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Development of anti-bacterial, re-mineralising and selfadhesive dental composites

Aljabo, AFH; (2015) Development of anti-bacterial, re-mineralising and selfadhesive dental composites. Doctoral thesis , UCL (University College London). Green open access

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The project aim was characterisation of antibacterial releasing, remineralising and self-adhesive novel dental composites. Commercially available bulk filling and flowable composites were tested in order to provide benchmark properties for successful dental composite materials. 20 wt. % of light curable urethane dimethacrylate based liquid was mixed with 80 wt. % glass filler containing 10 wt. % CHX and 0 - 40 wt. % CaP. Conversion versus depth with 20 or 40 s light exposure was assessed by FTIR. Solidification depth and polymerisation shrinkage were determined using ISO 4049 and 17304 respectively. Subsequent volume expansion and biaxial flexural strength and modulus change upon water or simulated body fluid (SBF) immersion were determined over 4 and 6 weeks respectively. Precipitation of hydroxyapatite on the surfaces of light cured discs after storage in water versus SBF was assessed weekly up to 4 weeks using SEM with EDX, Raman and XRD. Mass of precipitate that could be scraped from the surfaces was determined gravimetrically after 12 weeks. CHX release into solution or associated with the hydroxyapatite layer over 12 weeks was determined using UV spectrometry. Biaxial flexural strength and modulus were determined after 1 month immersion in SBF. The shear bond strength between experimental formulations and Ivory dentine etched with phosphoric acid was assessed. Separate adhesive agent ‘iBond’ was applied to dentine and the shear strength was compared with that when experimental composite was attached directly to the dentine without iBond use. Conversion decreased linearly with both depth and CaP content. Shrinkage was ~3% for experimental materials. Early water sorption increased linearly, whilst strength and modulus decreased exponentially to final values when plotted versus square root of time. Maximum volumetric expansion increased linearly with CaP rise and balanced shrinkage at 10-20 wt. % CaP. Experimental composites initial strength and modulus decreased linearly with increasing CaP. Hydroxyapatite layer thickness / coverage from SEM images, Ca/Si ratio from EDX and normalised hydroxyapatite Raman peak intensities were all proportional to both time in SBF and CaP wt. % in the filler. Hydroxyapatite was, however, difficult to detect by XRD until 4 weeks. Early CHX release was proportional to the square root of time and to CaP level and twice as fast in water compared with SBF. After 1 week, CHX continued to be released into water. In SBF, however, any released CHX became entrapped within the precipitating hydroxyapatite layer. At 12 weeks HA entrapped CHX was proportional to the CaP filler wt. % and up to 14% of the total in the sample. CHX formed 5 to 15% of the HA layer with 10 to 40 wt. % CaP respectively. Shear bond strength has increased upon addition of CaP up to 20 wt. %. Formulations with 0 wt. % CaP and no adhesive monomer exhibited the lowest shear strength of ~ 3 MPa. Upon addition of 4Meta and still absence of CaP, the shear strength increased up to 13 MPa. Formulations with 20 wt. % CaP experienced the highest shear strength of ~ 25 MPa irrespective of the addition of adhesive monomers. The high strength, hydroxyapatite precipitation and surface antibacterial accumulation should reduce tooth restoration failure due to fracture, aid demineralised dentine repair and prevent subsurface carious disease respectively.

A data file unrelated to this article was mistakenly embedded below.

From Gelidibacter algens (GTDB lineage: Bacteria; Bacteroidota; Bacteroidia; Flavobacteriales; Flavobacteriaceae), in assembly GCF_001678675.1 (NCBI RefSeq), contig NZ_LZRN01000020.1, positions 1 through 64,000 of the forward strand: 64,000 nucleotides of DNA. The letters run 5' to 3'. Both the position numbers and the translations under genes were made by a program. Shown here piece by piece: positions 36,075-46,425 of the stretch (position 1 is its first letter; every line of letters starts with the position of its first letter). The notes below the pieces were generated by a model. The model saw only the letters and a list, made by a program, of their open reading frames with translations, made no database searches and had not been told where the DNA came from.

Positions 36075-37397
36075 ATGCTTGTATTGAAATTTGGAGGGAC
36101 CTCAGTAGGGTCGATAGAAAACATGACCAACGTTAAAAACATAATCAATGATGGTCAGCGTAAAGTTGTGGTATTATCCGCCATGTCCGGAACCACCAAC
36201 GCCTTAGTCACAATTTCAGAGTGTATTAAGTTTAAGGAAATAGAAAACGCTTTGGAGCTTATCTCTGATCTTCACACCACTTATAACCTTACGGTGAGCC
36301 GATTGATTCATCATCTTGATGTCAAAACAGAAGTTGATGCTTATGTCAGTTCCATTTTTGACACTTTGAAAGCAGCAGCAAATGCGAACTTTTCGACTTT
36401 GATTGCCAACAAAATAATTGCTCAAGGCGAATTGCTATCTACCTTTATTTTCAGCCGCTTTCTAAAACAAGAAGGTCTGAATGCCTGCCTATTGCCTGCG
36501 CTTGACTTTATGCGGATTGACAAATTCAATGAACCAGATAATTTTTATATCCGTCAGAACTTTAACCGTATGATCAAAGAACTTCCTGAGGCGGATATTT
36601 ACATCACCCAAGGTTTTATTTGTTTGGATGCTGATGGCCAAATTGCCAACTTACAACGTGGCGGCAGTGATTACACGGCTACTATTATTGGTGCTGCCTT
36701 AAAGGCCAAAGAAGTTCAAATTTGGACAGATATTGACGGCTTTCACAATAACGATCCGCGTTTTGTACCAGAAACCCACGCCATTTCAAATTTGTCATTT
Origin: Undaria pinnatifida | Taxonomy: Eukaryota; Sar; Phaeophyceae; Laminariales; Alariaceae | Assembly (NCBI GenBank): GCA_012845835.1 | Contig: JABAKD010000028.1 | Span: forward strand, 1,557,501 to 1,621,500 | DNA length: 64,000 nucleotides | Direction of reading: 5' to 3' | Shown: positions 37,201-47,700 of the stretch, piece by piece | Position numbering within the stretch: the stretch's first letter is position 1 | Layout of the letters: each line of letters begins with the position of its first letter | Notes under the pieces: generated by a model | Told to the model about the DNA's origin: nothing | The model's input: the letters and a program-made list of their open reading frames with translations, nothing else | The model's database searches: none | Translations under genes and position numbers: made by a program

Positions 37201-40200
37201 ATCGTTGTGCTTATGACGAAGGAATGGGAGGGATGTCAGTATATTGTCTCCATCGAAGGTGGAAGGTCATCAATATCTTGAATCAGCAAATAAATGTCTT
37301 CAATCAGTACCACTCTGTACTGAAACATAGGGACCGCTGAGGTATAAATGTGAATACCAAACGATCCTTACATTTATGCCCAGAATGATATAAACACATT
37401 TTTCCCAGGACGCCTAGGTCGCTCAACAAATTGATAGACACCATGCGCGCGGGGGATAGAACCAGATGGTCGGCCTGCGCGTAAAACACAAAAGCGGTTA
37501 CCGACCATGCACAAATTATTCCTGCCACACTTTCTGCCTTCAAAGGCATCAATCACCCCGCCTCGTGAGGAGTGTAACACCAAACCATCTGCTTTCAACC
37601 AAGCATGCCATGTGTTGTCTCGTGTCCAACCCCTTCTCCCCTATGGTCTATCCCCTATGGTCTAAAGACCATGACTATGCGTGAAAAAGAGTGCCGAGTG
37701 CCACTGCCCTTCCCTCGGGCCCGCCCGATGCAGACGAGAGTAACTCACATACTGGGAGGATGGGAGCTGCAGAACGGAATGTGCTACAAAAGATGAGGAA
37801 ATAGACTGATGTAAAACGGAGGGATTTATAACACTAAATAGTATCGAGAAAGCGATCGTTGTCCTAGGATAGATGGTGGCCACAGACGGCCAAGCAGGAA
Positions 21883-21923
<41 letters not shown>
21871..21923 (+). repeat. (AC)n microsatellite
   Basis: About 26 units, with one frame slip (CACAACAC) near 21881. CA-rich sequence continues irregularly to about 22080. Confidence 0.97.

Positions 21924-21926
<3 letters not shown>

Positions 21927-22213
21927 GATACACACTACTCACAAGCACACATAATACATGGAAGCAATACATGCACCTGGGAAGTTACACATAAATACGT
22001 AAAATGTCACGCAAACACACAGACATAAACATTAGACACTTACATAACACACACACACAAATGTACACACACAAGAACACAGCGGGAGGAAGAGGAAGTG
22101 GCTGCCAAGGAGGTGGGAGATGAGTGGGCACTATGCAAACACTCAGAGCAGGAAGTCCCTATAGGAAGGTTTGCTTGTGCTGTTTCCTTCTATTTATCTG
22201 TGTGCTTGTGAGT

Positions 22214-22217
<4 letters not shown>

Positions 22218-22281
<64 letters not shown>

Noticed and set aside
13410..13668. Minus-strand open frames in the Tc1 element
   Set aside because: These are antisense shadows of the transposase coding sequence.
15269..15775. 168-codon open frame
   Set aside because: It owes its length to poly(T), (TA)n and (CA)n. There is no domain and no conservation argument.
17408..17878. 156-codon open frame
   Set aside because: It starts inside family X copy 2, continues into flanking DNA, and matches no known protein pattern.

Type: Thesis (Doctoral)
Title: Development of anti-bacterial, re-mineralising and selfadhesive dental composites
Event: University College London
Open access status: An open access version is available from UCL Discovery
Language: English
Keywords: Hydroxyapatite, Dental Composites, Calcium Phosphates, Monomer conversion, Depth of cure, Mechanical testing, Self-adhesive, Chlorhexidine release, Antibacterial, Remineralisation
UCL classification: UCL > Provost and Vice Provost Offices
UCL > Provost and Vice Provost Offices > School of Life and Medical Sciences
UCL > Provost and Vice Provost Offices > School of Life and Medical Sciences > Faculty of Medical Sciences
UCL > Provost and Vice Provost Offices > School of Life and Medical Sciences > Faculty of Medical Sciences > Eastman Dental Institute
URI: https://discovery.ucl.ac.uk/id/eprint/1470110
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